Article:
In our September newsletter, we discussed the Momo Challenge, a disturbing “game” circulating on social media sites, threatening members with the release of personal information unless the member completes a series of tasks, which often encourage self-harm, and even suicide.
Today, we’re taking a closer look at online harassment and cyberbullying.
A recent Pew Research Center survey of 743 teens and 1,058 parents in the U.S. found that 59% of U.S. teens have personally been subjected to “abusive online behavior.” They categorize the types of harassment as:
- Offensive name-calling
- Spreading of false rumors
- Receiving explicit images they didn’t ask for
- Constant asking of where they are, what they’re doing, who they’re with, by someone other than a parent
- Physical threats
- Having explicit images of them shared without their consent
An earlier study of adult internet users found that 73% have witnessed harassment online and 40% have personally experienced it. 66% of those users said the harassment occurred on a social networking site or app, while 22% mentioned the comments section of a website.
In addition, a UCLA psychology study found bystanders are less likely to intervene with online bullying than they are in real life situations. The authors note it’s likely because “bystanders do not see the anguish of victims of online bullying.”
Consider two online phenomena targeting teens within the last few years:
Blue Whale Challenge
Beginning in mid-2016, a “game” reportedly began circulating on social media sites. It consisted of a series of tasks gradually requiring self-harm and finally telling the player to commit suicide. While no suicides have been definitively tied to the game, experts believe that it has likely led to instances of self-harming and copycat groups.
Similar to the Blue Whale Challenge, this latest “game” challenges participants to communicate with unknown numbers, often via WhatsApp. Members are sent disturbing images and threats if they refuse to comply with tasks that require increasing self-harm and encourage suicide. Law enforcement officials in Argentina are investigating whether the Momo Challenge motivated a 12-year-old girl and a 16-year-old boy to take their own lives.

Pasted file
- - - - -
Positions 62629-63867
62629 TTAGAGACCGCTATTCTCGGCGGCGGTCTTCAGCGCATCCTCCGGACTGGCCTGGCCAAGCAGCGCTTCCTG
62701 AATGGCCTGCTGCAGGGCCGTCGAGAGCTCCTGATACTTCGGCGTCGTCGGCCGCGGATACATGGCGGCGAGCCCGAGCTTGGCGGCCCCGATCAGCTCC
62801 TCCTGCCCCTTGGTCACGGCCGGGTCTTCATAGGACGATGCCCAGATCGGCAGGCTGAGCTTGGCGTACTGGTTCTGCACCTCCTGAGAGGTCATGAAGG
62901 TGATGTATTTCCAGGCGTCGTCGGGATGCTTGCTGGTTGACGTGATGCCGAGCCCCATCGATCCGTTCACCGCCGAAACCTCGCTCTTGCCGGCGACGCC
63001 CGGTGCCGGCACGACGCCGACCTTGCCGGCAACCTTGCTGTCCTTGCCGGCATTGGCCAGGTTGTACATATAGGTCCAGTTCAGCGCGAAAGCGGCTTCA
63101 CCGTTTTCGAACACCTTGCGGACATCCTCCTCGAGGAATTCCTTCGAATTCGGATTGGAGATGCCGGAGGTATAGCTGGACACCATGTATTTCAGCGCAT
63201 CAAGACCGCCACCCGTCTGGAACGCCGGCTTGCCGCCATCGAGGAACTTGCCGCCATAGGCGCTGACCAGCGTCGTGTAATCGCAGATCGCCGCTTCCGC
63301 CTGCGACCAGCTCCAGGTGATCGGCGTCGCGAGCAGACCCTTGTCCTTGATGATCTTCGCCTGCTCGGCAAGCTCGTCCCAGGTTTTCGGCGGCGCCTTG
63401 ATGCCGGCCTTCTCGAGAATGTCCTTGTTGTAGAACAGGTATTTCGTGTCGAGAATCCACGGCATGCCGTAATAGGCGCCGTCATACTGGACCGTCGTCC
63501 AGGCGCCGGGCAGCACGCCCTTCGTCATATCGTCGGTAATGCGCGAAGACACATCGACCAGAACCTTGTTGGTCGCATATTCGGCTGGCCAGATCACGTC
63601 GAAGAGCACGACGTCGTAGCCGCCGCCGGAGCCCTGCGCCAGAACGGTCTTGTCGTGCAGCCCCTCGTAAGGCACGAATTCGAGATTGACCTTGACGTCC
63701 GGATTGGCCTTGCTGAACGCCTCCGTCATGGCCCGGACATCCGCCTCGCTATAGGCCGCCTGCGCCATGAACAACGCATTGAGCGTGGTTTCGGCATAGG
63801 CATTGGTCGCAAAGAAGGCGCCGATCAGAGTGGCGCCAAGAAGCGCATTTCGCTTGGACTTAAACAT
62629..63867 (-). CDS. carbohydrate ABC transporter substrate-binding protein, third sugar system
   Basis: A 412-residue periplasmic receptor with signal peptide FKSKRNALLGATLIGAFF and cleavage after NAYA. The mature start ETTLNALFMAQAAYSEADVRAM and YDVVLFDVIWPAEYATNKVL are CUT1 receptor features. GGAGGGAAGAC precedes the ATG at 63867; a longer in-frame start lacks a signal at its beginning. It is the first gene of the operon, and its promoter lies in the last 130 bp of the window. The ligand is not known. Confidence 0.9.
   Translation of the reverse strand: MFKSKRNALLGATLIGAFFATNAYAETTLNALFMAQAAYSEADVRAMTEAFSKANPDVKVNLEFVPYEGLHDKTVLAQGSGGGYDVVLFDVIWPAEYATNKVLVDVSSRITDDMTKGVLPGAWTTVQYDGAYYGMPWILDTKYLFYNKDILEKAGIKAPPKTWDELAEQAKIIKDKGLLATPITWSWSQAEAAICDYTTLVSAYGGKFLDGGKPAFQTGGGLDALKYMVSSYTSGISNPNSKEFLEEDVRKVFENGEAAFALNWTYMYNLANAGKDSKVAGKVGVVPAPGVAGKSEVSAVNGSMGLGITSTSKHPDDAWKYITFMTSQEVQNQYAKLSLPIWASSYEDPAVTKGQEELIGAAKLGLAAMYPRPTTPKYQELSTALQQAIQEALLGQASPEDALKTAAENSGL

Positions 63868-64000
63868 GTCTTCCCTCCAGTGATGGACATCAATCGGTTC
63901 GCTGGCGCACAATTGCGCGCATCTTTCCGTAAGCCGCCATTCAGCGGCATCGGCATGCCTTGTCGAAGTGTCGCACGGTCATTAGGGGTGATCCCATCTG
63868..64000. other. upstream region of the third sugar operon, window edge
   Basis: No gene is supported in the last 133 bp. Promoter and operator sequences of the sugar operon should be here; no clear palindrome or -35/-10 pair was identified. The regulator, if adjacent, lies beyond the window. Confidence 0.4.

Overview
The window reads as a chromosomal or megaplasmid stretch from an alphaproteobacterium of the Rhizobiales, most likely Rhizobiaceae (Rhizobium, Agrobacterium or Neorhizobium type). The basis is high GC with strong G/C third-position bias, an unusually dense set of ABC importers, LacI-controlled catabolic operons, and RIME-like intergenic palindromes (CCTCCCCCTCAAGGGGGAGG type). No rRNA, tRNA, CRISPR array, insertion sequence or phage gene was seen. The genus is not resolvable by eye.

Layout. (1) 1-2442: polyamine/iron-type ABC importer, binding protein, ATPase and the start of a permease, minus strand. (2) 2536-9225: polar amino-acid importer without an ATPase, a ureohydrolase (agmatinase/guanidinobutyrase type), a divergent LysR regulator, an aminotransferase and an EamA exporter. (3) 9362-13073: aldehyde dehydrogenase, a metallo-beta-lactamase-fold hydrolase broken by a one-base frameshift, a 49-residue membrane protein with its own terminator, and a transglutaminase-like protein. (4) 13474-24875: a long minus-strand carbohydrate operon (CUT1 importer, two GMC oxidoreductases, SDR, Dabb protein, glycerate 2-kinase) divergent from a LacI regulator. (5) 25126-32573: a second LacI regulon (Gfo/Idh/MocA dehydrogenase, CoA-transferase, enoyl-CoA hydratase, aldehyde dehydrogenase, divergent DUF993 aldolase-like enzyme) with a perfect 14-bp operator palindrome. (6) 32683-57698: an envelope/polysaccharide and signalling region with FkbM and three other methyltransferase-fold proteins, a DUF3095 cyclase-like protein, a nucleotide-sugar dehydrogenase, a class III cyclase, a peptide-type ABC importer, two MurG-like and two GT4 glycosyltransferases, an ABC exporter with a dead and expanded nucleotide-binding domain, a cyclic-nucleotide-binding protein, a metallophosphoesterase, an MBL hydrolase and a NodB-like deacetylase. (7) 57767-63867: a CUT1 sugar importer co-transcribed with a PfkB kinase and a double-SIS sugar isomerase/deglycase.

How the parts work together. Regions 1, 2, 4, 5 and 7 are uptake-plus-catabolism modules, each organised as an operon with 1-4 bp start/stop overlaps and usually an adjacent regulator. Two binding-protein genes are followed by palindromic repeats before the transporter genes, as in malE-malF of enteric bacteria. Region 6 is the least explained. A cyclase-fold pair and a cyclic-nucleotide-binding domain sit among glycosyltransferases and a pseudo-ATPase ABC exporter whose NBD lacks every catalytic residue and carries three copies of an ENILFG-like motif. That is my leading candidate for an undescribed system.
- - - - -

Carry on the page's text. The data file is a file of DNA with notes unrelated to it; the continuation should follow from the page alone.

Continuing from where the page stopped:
(Note: WebPurify is already rejecting a specific image often used as an avatar for accounts associated with Momo. Administrators of sites that cater to children and teens should be aware, and encourage young users to avoid responding to and block accounts related to the challenge).
Cyberbulling and online harassment don’t only affect teens, and their consequences don’t always stay in the online realm:
Murder of Robert Godwin, Sr.
Robert Godwin Sr. was shot and killed in April of 2017 by a stranger who recorded the shooting and posted the video to Facebook. The video was publicly available for more than two hours before it was removed by Facebook. Early the following month, Mark Zuckerburg said the company was hiring additional staff for its “global community operations” team to screen Facebook Live content.
Kurt Eichenwald and the strobing GIF
In 2017, a Dallas grand jury indicted John Rayne Rivello, who was charged with aggravated assault with a deadly weapon after tweeting a GIF animation designed to provoke an epileptic seizure to journalist Kurt Eichenwald. Eichenwald, who has epilepsy, said the tweet Rivello sent him in December caused him to have a seizure. Rivello faces 10 years in prison. Eichenwald said that dozens of copycat images where later sent to him.
How does online harassment affect users? How much responsibility do sites and apps hold for harassment that happens on their platforms?
According to NCBI, a division of the National Institutes of Health, most of the research on cyberbullying assesses how much and how badly victims are harassed, rather than the potential long term psychological consequences. It’s a relatively new topic, as far as research methods go.
However, The American Academy of Pediatrics says cyberbullying causes psychological and physical effects. Bullies and victims alike experience anxiety, depression, increased insomnia, abdominal pain, substance abuse, and suicidal thoughts at higher rates than those who perpetrate or experience real-life bullying. The AAP recommends that health care providers specifically ask patients about their online life and if they are being harassed.
Unfortunately, all sites and apps with a social component, or any user-generated content, should expect their platform to be used for harassment. Rather than waiting for it to happen and then reacting, they should put safeguards and policies in place as soon as possible. Implementing solutions before there’s a problem not only protects users, but also helps companies avoid a reputation as an unsafe site and/or a public relations crisis.